Gait impairment and postural instability constitute major sources of disability in Parkinson disease (PD). Increased level of dependence in activities of daily living and augmented risk of falling are the main consequences. About 87% of patients experience at least one fall during their illness, 65% an injury that requires evaluation in an emergency room, and up to 33% sustain one or more fractures. Pedunculopontine nucleus, locus ceruleus, frontal brain cortex, and striatum play a critical role in gait and balance, with dopamine, noradrenaline and acetylcholine as the main neurotransmitters. Therefore, increased availability of dopamine in the nigrostriatal pathway, and enhanced disposal of central noradrenaline and acetylcholine in the locus ceruleus can in theory, contribute to improvement . Methylphenidate and atomoxetine are dopamine and noradrenaline reuptake inhibitors approved for the treatment of attention disorders. Interestingly, growing literature suggests a promising role of these medications in gait and balance in PD. Three open-label studies reported efficacy of methylphenidate in gait impairment in patients with PD. Auriel et al used a single 20 mg dose of methylphenidate in 23 patients and found an improvement in gait speed, stride time variability, and timed gait. In a second study, 5 patients received a single 10-mg dose of methylphenidate and improvements were noted in total walking time, total freezing time, number of freezing episodes, and nonfreezing walking time. Another study, which evaluated a 50 to 80 mg dose of methylphenidate over 3 months in 17 patients undergoing concomitant deep brain stimulation, found an improvement in both timed gait and in the number of freezing episodes. However, the only randomized clinical trial with methylphenidate showed a different result. Twenty-three subjects with PD and moderate gait impairment were screened for this 6- month, placebo-controlled, double-blind study. Subjects were randomly assigned to high dose of methylphenidate (maximum, up to 80 mg/day) or placebo for 12 weeks and crossed over after a 3-week washout. The primary outcome measure was change in a gait composite score obtained through GAITrite (a system that was developed to measure and record temporal and spatial parameters of gait by using a walkway approximately 3 meters long with grids of embedded, pressure-sensitive sensors connected to a personal computer). Seventeen patients completed the trial. There was no change in the gait composite score or any of the secondary or exploratory variables such as fatigue, freezing, depression and daily sleepiness at 12 weeks; however, some improvement was noted in the early phase of the study. The discrepancy between the results of the open label studies and the randomized study may be explained by dose of methylphenidate substantially higher in the RCT compared to the first two open-label studies. Whereas patients in the RCT received at least 65 mg/day, patients in the first two open-label studies received 10-20 mg/day. It is been suggested that the efficacy of methylphenidate and atomoxetine varies according to the dose administrated. The complex pharmacodynamic of dopamine and noradrenaline reuptake inhibitors in the presence of other dopaminergic therapies such as Levodopa or dopamine agonist, can elicit differences in response regarding the administered dose . During the early phase of the RCT when a trend improvement was noted, smaller doses of methylphenidate were being used as the patients were being titrated to their final dose. Low chronic doses of methylphenidate have not been tested to improve gait and balance in PD in any trial. In the one pilot study thus far evaluating atomoxetine for gait freezing, a trend towards improvement in the gait and balance scale (GABS) was noted. However, this study was underpowered as only five patients participated in the study . Simultaneously, diverse modalities of physical therapy (PT) have shown improvement in gait and balance in PD. A systematic review from Cochrane database concluded that different physiotherapy interventions were better than placebo over three months, in terms of velocity, two- or six-minute walk test, step length, Timed Up & Go, Functional Reach Test, Berg Balance Scale and clinician-rated UPDRS. The grade of improvement varied depending on the intervention and outcome measure, ranging from 10 to 30%. To the best of the investigators' knowledge, the combination of medication and physical therapy has never been evaluated previously in gait and balance in PD.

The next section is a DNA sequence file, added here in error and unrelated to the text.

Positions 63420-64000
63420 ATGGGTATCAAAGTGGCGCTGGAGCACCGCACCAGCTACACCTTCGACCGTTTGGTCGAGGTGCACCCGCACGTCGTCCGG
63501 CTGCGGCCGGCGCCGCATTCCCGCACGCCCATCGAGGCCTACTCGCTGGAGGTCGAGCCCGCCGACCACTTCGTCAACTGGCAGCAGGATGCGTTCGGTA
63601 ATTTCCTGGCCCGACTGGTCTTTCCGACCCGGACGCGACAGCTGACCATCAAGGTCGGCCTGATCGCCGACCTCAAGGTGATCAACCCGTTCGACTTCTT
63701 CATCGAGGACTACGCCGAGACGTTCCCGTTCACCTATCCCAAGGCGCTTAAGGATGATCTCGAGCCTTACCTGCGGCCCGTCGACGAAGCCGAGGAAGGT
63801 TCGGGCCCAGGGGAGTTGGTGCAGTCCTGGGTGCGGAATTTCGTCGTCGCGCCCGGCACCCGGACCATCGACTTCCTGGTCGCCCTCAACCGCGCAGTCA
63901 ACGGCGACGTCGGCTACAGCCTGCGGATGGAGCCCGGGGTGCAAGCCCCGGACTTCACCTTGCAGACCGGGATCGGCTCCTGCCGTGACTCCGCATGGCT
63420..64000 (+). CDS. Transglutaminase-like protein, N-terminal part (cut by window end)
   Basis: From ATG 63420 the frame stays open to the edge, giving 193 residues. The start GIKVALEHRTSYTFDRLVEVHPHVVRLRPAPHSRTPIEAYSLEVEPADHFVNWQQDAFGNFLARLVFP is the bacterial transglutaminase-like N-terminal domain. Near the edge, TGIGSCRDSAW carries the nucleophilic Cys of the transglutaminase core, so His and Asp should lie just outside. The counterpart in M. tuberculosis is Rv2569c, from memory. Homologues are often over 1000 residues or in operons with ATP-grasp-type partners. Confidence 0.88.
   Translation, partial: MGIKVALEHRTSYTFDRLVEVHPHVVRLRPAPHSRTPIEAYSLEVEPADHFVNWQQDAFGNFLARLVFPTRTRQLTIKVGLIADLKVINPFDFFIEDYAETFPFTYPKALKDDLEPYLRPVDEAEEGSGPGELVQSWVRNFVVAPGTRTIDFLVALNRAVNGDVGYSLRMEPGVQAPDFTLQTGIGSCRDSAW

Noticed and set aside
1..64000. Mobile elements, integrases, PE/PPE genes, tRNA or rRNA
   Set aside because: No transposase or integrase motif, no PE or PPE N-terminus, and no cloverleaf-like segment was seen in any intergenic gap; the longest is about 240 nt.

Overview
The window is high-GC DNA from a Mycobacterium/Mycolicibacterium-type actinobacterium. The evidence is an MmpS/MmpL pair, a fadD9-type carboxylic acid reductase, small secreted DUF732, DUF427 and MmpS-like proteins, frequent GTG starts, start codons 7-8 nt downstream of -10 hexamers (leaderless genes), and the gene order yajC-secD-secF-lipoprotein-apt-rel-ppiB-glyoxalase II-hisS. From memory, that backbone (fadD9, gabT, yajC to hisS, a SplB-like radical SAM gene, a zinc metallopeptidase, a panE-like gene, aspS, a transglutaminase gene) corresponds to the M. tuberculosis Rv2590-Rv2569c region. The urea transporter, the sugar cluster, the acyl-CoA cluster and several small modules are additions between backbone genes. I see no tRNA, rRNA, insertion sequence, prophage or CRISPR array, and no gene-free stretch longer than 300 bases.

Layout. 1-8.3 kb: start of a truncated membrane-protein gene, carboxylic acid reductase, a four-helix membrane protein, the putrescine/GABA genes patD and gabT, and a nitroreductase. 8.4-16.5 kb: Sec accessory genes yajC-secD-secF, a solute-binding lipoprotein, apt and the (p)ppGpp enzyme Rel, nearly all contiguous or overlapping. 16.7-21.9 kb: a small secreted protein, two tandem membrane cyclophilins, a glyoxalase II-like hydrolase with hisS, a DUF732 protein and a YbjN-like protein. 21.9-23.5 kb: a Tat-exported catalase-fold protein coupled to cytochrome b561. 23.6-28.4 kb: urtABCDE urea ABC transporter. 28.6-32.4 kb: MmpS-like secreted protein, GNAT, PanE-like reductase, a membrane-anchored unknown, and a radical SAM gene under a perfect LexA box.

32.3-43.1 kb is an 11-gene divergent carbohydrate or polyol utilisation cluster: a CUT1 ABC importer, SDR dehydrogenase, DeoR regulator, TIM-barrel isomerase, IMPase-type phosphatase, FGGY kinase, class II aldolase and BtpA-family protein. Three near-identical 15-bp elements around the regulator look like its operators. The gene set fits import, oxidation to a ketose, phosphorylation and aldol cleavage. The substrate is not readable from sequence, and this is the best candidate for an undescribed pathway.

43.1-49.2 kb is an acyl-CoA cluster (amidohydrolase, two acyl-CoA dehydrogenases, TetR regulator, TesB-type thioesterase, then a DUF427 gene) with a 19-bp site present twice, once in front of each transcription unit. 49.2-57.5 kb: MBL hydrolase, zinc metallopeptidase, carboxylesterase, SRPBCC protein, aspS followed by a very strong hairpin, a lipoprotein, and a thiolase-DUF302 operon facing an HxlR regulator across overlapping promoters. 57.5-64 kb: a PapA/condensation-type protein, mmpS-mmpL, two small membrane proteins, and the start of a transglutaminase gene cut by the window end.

Interventions